SALT LAKE COUNTY – How well has Salt Lake County fared during the first six months of the COVID-19 pandemic? County Mayor Jenny Wilson is releasing more details about the county’s response, and talking about how they’re getting ready to distribute a possible vaccine.
The county asked residents to fill out a survey about how they felt about things like public health, consumer confidence and the economy during the pandemic. County Mayor Jenny Wilson says she was especially concerned at the response to the question, “Do you think the worst is behind us or yet to come?” Wilson says most people thought things were going to get worse before they got better, and she disagrees with this sentiment.
She says, “I am confident the worst is behind us and there are better days ahead.”
The county’s response plan focused on five key areas. They wanted to quickly form a unified command to have one entity coordinating their effort. They wanted to increased testing and contact tracing. They focused on reaching out to vulnerable communities. They wanted to base their decisions on evidence, and they wanted federal CARES Act money to support the entire community.
Wilson also say they wanted to make public health and safety their top priority, but they couldn’t ignore what the pandemic was doing to the economy.
She says, “We’re also understanding there is this nexus between health recovery and consumer confidence and out businesses thriving, again. That nexus is really, really critical.”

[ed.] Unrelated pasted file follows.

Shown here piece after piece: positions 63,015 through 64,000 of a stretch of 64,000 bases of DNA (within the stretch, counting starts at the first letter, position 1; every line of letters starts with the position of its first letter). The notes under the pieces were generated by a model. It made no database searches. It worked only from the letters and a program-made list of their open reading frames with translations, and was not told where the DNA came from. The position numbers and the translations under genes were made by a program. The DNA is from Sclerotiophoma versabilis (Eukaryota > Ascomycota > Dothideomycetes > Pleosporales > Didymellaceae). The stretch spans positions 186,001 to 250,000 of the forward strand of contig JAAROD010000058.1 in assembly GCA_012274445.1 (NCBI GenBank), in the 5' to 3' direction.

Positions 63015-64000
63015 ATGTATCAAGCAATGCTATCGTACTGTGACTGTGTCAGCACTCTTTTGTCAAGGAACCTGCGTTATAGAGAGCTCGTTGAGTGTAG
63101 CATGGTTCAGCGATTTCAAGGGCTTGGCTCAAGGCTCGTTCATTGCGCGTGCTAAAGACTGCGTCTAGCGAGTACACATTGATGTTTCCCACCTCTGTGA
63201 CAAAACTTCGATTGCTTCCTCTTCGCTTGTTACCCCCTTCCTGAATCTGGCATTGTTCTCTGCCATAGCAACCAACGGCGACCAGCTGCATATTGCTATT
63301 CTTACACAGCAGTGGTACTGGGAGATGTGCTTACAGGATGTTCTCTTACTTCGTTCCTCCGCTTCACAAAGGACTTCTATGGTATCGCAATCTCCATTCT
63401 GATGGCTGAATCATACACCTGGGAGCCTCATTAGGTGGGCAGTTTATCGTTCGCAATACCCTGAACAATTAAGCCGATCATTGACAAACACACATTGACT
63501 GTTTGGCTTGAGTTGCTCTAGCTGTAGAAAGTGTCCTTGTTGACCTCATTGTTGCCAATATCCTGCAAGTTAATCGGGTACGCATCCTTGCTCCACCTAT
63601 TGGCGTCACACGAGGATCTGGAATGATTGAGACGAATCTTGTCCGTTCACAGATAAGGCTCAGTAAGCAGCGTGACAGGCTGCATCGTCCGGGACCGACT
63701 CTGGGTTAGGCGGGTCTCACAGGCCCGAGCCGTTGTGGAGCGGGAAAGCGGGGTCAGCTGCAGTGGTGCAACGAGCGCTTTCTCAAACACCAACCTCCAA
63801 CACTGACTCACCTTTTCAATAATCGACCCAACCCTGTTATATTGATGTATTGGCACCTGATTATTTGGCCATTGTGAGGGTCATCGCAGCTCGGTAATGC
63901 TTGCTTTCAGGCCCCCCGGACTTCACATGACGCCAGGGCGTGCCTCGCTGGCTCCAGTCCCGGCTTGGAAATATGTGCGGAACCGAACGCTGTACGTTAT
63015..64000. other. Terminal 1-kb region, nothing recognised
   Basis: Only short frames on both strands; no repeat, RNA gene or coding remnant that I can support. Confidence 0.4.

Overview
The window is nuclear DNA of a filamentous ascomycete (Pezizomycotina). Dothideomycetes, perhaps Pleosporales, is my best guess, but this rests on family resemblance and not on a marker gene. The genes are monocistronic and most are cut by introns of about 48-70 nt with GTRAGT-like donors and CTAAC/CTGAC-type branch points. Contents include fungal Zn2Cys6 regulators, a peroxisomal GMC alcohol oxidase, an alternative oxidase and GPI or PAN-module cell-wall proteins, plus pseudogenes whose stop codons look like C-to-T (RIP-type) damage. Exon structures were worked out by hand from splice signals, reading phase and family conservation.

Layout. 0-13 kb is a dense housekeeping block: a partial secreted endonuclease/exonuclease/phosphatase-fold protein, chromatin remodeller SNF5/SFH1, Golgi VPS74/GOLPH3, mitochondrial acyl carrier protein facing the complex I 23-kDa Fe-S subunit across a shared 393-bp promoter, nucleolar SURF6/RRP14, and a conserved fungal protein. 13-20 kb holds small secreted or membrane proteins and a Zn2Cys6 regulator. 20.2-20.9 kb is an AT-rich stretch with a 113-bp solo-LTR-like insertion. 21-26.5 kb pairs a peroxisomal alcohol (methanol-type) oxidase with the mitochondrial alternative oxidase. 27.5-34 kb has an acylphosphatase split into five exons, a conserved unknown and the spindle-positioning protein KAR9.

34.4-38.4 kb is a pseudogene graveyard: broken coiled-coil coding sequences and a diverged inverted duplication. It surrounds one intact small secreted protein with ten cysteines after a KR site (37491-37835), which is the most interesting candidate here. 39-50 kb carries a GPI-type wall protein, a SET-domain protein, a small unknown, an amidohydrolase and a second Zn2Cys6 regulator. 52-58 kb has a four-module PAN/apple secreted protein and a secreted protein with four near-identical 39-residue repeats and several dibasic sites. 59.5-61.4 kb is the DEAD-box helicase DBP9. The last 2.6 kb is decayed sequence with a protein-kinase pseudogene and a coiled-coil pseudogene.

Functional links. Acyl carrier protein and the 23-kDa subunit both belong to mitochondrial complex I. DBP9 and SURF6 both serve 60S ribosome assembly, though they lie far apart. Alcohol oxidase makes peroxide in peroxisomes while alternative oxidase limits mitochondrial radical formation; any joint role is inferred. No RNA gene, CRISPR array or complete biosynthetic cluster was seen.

Since Wilson mandated face coverings in late June, she says the number of positive tests results have gone down, significantly. They’ve also seen a 66 percent drop in the number of cases in the county’s Hispanic population, and a 55 percent drop in the Pacific Islander population.
Overall, more than 275 thousand residents, essentially 25 percent of the county’s population, have been tested for COVID-19. County officials also say…
- Over 671 thousand face coverings have been given out
- Information about virus prevention has been translated into 15 different languages
- $34 million in CARES Act funding has been given to municipalities
- $11.4 million was given to schools to help fill technology needs
- 15 thousand laptops have been given to students
One of the biggest things the county has to prepare for is distributing a vaccine when it becomes available. Wilson says they won’t accept one until it has been proven to be safe and effective.
Salt Lake County Health Department Executive Director Gary Edwards says he has been on the phone constantly with the CDC to get the latest on the progress in making a vaccine. He says there could be one available in October or November, however, the first doses will likely be given to nurses, doctors and other health care workers as well as first responders. Other adults likely won’t get one until 2021. Kids will have to wait even longer.
Edwards says, “The vaccine is not being tested, at all, on children. So, when we would have a vaccine for individuals under 18, we don’t know.”
When a vaccine is made, the Utah Department of Health will be in charge of assuring smaller, local health boards get what they need. Edwards says they’re working very closely with state officials to come up with an effective plan.
“We’re identifying priority groups, identifying distribution strategy. [We’re identifying] who, in addition to the health department would be vaccinators in the community. All of those things are being talked about and prepared for, now,” he says.
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